For the second year in a row the jury awarded the best director award to a Mexican, both times surprising all the prognosticators. The Carlos Reygados win last year was fully deserved, this year's to Amat Escalade for "Heli" not necessarily so, even though I have been one of the lone champions of this film all along, even writing yesterday that I hoped the jury would acknowledge it in some way. This film of contemporary Mexico and the horrible power of the drug forces was most commendable, though no where as extraordinary as last year's "After the Darkness, Light." There was no mistaking the influence of the true Mexican master, Reygados, with lingering shots, the pacing and so forth, on Escalade. It was most heartening that the jury gave "Heli" an award. One can hardly dispute the choice of this director-heavy jury, five of whose nine members are highly accomplished directors, perhaps the best collection of directors ever on a Cannes jury. Certainly so in the ten years I've been attending the festival.
Although "Blue Is the Warmest Color" had become the favorite to win the Palm d'Or, I wasn't so sure after seeing it earlier in the day after standing in line for ninety minutes to make sure I got in. It was a very exciting ninety minutes though, as my anticipation heightened minute by minute knowing I could be in for a great cinema experience based on all the buzz the film had generated. And I knew I shared that feeling with the thousand people in line with me.
Right away I was grabbed by the genuine dialogue of a cluster of high school girls discussing boys. It was clear the script had been written by someone who truly knew these characters and subject. That continued scene by scene. All the buzz on the film centered around the lesbian love scenes. It's at least half an hour into the film before high school junior Adele realizes that she likes girls rather than boys after a brief fling with a guy that her girl friends somewhat goaded her into. Even before that a blue-haired girl, who is a few years older than Adele, catches her eye in the distance as she walks along with her arm clutching another girl. They manage to connect in a gay bar where they have a brief conversation. Their next meeting is outside Adele's high school, alarming Adele's girl friends. Their relationship is slowly and realistically developed. It eventually leads to wildly passionate sex. It is most explicit, but not exploitative in the least.
Several of the bed room scenes go on and on with a non-stop crescendo of blissful, agonized moaning. Their bodies become entangled in every manner. It was truly remarkable film-making and acting. Half-way through this three-hour movie I felt it was a sure Palm d'Or winner. Half an hour later though it began to fizzle, and I began to fear all its hype was based on the electrifyingly graphic sex scenes. My mind began to wander, more looking forward to meeting my friend Andrew, who had just flown in from Bangkok with his bike to join me for the next few weeks, than the rest of the movie.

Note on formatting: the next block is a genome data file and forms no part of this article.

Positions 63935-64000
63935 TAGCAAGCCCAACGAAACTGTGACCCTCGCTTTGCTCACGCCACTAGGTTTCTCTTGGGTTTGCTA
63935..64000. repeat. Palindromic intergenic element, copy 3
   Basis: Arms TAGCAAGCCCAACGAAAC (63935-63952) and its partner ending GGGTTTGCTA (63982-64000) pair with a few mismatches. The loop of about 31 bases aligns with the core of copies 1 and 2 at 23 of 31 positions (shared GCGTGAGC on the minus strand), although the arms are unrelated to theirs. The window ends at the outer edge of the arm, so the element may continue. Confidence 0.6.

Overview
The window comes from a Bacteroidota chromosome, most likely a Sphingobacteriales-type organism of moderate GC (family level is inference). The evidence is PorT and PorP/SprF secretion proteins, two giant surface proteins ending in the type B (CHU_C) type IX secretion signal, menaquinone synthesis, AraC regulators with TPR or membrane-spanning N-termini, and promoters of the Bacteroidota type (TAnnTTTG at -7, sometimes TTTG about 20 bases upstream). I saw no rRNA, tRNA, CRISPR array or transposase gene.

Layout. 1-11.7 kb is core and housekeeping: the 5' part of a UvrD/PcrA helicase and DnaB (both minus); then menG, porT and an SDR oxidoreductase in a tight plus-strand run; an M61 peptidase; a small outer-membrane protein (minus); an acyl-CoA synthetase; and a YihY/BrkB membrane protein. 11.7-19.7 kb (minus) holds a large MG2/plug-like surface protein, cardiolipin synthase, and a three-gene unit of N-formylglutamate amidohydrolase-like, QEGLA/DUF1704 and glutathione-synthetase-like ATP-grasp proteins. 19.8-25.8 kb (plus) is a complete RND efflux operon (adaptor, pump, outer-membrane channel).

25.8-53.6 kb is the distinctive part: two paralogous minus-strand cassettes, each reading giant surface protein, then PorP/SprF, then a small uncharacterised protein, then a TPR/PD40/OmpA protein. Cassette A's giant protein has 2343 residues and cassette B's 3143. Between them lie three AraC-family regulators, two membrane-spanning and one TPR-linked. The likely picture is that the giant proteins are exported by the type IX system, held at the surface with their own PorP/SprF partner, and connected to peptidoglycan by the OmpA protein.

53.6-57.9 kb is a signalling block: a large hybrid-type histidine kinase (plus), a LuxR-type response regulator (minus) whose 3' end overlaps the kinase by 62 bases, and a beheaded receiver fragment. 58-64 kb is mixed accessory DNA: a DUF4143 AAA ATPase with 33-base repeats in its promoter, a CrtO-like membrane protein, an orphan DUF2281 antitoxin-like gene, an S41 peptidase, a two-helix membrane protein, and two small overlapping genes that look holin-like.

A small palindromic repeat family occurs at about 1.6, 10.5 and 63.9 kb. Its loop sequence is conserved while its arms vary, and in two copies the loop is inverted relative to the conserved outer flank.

This was not a shoe-in for the Palm d'Or as some movies have been over the years. The jury would have some discussion. When I learned the FIBSCRI jury had awarded it its top prize, I thought that might jinx it, as not even half of the time do the two juries agree. But this year they did. In the post-ceremony press conference Spielberg and his fellow jurors emphasized they liked the movie so much because it was just a good love story. It did not matter to them that the lovers were women or that there was explicit sex. Spielberg said, "There was no politics in the room." When another questioner wanted the jury to comment on what statement they were making with awarding this film, juror Christoph Waltz impatiently snapped, speaking for the only time during the press conference, to drop all such talk. It was just a good movie, he reiterated.
It is hard for juries not to have some nationalism influence its choices. Italian films win awards when there is an Italian on the jury. That happened last year with "Reality" and several years before with "Gomorrah" and "Il Divo." There was no Italian on this year's jury, so "The Great Beauty" did not win an award despite predictions all round that it was a contender for the top prize. It being shut out was the biggest surprise of the evening. Nationalism prevailed. The two Hollywood-connected Americans on the jury saw to it that two American films won awards, "Nebraska" with Bruce Dern unexpectedly winning best actor, and "Inside Llewyn Davis" winning the runner-up to the Palm d'Or. Just as last year's jury president Nani Moretti allowed "Reality" to win an award shocking all, Ewen McGregor likewise last year saw to it that fellow Englishman Ken Loach won an award for one of his lesser movies, raising eyebrows all around.